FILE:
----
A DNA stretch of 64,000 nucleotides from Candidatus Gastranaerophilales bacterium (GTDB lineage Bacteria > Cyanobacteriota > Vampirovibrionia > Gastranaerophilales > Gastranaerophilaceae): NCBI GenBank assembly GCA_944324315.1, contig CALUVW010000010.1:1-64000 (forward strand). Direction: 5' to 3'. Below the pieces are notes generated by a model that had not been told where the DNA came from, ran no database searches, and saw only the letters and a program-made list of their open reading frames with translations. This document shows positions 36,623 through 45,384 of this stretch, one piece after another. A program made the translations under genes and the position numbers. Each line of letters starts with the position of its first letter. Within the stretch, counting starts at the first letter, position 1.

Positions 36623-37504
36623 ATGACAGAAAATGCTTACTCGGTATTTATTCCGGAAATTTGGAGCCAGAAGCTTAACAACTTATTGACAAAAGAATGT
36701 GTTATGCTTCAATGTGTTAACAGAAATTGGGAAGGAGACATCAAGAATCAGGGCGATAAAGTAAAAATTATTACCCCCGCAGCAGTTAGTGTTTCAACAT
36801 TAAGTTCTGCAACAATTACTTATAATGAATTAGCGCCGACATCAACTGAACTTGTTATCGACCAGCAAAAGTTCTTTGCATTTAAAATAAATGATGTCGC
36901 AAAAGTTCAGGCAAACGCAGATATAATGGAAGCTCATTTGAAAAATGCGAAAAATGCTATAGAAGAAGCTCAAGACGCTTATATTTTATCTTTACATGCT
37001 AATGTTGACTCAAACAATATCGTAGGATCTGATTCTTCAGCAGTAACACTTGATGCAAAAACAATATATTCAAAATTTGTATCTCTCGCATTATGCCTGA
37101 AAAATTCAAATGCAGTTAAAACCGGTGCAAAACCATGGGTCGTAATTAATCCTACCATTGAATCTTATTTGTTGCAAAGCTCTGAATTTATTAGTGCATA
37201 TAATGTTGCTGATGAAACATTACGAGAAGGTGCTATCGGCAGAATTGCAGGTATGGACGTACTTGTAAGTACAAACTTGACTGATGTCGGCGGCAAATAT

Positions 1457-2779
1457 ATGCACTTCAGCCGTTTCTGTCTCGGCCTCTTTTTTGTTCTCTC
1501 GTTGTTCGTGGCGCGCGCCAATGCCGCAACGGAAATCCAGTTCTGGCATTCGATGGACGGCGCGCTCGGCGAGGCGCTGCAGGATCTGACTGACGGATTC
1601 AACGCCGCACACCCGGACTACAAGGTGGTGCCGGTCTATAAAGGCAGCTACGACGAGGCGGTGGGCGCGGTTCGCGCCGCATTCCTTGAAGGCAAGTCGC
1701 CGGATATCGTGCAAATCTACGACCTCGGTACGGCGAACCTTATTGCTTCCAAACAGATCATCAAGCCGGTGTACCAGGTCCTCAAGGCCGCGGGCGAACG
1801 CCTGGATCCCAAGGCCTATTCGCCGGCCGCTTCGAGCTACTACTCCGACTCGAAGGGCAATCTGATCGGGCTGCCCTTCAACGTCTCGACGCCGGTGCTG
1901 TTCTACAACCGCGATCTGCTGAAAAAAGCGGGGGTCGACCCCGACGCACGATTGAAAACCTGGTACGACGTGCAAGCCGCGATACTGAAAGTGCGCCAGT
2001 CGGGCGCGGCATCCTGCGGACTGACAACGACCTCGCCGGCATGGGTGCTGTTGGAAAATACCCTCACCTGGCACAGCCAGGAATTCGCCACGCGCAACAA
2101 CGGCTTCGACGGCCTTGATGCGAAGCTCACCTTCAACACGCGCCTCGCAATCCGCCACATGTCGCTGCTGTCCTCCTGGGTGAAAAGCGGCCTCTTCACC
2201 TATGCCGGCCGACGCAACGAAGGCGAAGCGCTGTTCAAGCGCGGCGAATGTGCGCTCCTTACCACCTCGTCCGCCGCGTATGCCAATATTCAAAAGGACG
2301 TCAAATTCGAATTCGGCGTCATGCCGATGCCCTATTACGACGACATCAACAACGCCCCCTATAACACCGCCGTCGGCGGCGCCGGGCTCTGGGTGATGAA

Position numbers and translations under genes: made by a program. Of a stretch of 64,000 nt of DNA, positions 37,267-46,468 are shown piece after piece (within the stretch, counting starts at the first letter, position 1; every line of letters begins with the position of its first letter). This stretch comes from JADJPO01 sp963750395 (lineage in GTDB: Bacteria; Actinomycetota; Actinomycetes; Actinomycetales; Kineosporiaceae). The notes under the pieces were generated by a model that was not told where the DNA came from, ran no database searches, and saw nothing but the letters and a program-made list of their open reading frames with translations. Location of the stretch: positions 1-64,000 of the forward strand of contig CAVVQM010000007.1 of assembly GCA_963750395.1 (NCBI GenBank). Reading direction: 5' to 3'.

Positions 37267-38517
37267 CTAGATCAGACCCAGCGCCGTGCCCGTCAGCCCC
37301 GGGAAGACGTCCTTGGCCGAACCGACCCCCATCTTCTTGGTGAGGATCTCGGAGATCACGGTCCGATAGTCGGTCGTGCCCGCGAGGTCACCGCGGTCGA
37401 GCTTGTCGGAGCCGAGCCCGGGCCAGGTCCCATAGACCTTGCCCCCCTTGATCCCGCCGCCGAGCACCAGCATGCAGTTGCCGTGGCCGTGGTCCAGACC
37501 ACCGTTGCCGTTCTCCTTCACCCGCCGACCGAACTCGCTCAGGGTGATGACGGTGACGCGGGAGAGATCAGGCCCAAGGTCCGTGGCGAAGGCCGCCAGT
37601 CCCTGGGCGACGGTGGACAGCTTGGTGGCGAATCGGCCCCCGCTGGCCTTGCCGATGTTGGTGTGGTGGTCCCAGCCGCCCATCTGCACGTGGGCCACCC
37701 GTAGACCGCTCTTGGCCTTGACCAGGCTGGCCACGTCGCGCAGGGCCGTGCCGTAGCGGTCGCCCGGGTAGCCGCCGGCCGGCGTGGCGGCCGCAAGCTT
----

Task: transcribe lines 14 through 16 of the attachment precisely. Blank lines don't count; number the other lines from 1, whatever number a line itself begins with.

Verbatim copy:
1701 CGGATATCGTGCAAATCTACGACCTCGGTACGGCGAACCTTATTGCTTCCAAACAGATCATCAAGCCGGTGTACCAGGTCCTCAAGGCCGCGGGCGAACG
1801 CCTGGATCCCAAGGCCTATTCGCCGGCCGCTTCGAGCTACTACTCCGACTCGAAGGGCAATCTGATCGGGCTGCCCTTCAACGTCTCGACGCCGGTGCTG
1901 TTCTACAACCGCGATCTGCTGAAAAAAGCGGGGGTCGACCCCGACGCACGATTGAAAACCTGGTACGACGTGCAAGCCGCGATACTGAAAGTGCGCCAGT